Since its initial launch for widespread use in 1997, Wi-Fi has become the most widely used computer networking technology. It was an industry-wide agreed standard calling themselves 802.11 consortium before settling on the now known name of Wi-Fi. It is used globally in consumer, commercial and business environments to connect a huge range of devices together. The convenience and impressive connectivity of Wi-Fi has helped establish its popularity in the world of wireless networks.
Over the years, Wi-Fi has undergone a range of developments and evolutions to improve connectivity and performance. We have now made it to the widespread adoption of Wi-Fi 6 and Wi-Fi 6E, but what are the features of this wireless technology and what is there to consider when it comes to antennas?
What are Wi-Fi 6 and 6E?
Wi-Fi 6 and 6E are the most recent standards for wireless local-area networks (WLANs) and are successors to 802.11ac, which is now referred to as Wi-Fi 5. Wi-Fi 6 was fully adopted in 2019 and brought with it faster speeds, greater bandwidth and higher efficiency. Wi-Fi 6E was introduced and adopted the following year for particular high-density scenarios and applications.
Wi-Fi 6 operates on 2.4GHz and 5GHz frequency bands that are widely used for common services and applications. Wi-Fi 6E uses 6GHz frequency bands for specialised applications that require greater speeds and bandwidths. Both Wi-Fi 6 and 6E have a range of features that make them a direct upgrade to the previously adopted Wi-Fi 5.
What are the features of Wi-Fi 6 and 6E?
Wi-Fi 6 and 6E offer a range of advantages over the previous generation of Wi-Fi connectivity. One of the direct features of Wi-Fi 6 is to enhance throughput-per-area in high density situations using 1024 quadrature amplitude modulation mode (1024-QAM). Throughput-per-area refers to the amount of successful message deliveries over an area, and Wi-Fi 6 has approximately a 300% improvement over an entire network when compared to Wi-Fi 5. This means that a huge number of devices on the same network can all maintain good performance under Wi-Fi 6. 6E is able to support an even greater number of devices through the use of higher frequency bands.
Wi-Fi 6 and 6E also bring faster speeds, lower latency and better power consumption through the use of orthogonal frequency-division multiplexing access (OFDMA). This allows devices and routers using Wi-Fi 6 and 6E to use bandwidth more efficiently to reduce power consumption and boost speeds by approximately 40%. The benefits that this new generation of Wi-Fi connectivity brings is used in a wide range of applications.
Wi-Fi 6 and 6E applications
The improvements that Wi-Fi 6 and 6E brings to throughput-per-area makes it highly effective in networks that have devices in close proximity to one another. In a consumer context, this can apply to smart homes; the greater bandwidth and efficiency provided by Wi-Fi 6 and 6E allows for a high amount of devices to be used in a smart home without negatively impacting performance or connectivity. In a manufacturing environment, Wi-Fi 6 and 6E enables high operational speed and efficiency in a large amount of IoT devices and machines, ultimately improving production on multiple levels.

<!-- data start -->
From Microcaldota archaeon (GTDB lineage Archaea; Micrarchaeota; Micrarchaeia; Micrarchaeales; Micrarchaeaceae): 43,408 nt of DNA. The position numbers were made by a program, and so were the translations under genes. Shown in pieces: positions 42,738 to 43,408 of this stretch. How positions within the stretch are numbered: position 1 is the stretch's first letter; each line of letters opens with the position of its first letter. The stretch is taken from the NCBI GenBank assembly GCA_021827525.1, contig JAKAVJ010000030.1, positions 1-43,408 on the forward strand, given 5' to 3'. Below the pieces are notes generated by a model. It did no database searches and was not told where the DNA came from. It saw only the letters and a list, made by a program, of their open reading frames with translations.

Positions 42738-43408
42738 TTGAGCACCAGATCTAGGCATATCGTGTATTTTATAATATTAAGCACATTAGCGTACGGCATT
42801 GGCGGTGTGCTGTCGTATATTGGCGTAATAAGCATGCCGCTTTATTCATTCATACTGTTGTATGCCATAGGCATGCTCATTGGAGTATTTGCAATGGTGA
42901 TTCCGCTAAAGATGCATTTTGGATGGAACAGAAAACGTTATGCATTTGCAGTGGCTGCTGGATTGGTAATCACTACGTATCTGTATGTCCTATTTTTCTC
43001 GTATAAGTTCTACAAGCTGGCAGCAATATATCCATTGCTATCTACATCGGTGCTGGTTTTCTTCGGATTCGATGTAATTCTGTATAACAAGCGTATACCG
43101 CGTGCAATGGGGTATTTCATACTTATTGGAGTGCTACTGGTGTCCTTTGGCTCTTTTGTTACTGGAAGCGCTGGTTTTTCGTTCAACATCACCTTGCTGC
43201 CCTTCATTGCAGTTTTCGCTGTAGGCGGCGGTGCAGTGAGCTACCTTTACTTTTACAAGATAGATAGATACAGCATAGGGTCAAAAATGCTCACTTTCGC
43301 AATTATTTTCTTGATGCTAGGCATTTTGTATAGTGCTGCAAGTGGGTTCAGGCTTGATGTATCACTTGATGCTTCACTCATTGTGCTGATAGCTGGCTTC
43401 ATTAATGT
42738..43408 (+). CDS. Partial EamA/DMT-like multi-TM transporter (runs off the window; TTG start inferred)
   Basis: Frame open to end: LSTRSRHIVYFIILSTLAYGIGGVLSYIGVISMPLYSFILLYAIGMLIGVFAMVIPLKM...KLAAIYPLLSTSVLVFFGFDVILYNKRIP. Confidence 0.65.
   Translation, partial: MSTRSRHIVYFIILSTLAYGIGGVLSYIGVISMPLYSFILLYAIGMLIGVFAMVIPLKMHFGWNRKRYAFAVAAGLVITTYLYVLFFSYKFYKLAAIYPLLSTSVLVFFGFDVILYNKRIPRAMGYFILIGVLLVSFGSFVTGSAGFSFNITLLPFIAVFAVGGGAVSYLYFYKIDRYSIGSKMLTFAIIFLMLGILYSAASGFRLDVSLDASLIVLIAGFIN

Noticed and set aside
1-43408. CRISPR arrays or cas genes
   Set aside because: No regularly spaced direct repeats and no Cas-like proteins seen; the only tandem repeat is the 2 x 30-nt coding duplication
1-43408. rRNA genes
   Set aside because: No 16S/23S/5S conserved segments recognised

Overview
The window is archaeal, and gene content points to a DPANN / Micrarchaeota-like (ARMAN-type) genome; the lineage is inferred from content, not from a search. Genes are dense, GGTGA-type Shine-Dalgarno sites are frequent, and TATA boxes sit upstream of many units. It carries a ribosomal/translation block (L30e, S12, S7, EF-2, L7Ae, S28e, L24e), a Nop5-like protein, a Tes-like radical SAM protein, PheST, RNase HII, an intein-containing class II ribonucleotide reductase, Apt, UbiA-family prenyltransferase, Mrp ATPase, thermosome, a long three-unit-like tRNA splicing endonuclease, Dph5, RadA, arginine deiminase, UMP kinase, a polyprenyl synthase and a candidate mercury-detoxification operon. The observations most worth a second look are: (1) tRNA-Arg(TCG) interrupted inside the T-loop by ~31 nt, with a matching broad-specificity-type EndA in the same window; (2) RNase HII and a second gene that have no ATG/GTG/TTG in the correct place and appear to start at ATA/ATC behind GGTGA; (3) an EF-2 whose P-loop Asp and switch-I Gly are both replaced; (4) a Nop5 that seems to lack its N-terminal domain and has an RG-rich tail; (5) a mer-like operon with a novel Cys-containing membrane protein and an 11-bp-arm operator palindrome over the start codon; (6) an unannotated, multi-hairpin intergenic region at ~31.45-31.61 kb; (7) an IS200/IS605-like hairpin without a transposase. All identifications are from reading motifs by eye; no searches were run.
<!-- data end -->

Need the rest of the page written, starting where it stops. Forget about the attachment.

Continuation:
Wi-Fi 6 and 6E is also suitable for high levels of data streaming through a stable and fast connection. This translates to an effective solution for multiple 4K and 8K video streams on a single network in a home environment. The high bandwidth capabilities of Wi-Fi 6 and 6E also benefit manufacturers who handle huge amounts of devices and want to maintain efficiency and speed in their production.
Wi-Fi 6 and 6E antenna integration considerations
With the impressive features that come with Wi-Fi 6 and 6E, there are various technologies that need to be taken into account when it comes to antenna integration.
MU-MIMO (Multi-user, multiple input, multiple output) is a technology used by Wi-Fi 6 and 6E in order to overcome the challenges of multiple device support. MIMO refers to the use of multiple antennas at both the transmitting and receiving end of a signal to help improve speed and boost the capacity of radio transmissions. Multi-user MIMO allows multiple wireless devices to simultaneously receive the multiple signals from the router. The key consideration of this technology for integration is that devices require two antennas to take advantage of MU-MIMO.
Wi-Fi 6 functions on both 2.4GHz and 5GHz frequency bands, which is different to the single 5GHz frequency band Wi-Fi 5 functions on. In terms of antenna integration, this means that devices that want to take full advantage of Wi-Fi 6 must support the dual-band connectivity of 2.4GHz and 5GHz frequencies. This does not take into account Wi-Fi 6E that functions on the 6GHz frequency band.
At Antenova, we offer a range of resources and guides to ensure you can integrate the right antenna for your device. Click below to use our antenna selection and placement tool to choose the right antenna based on your PCB size, technologies and preferred layout.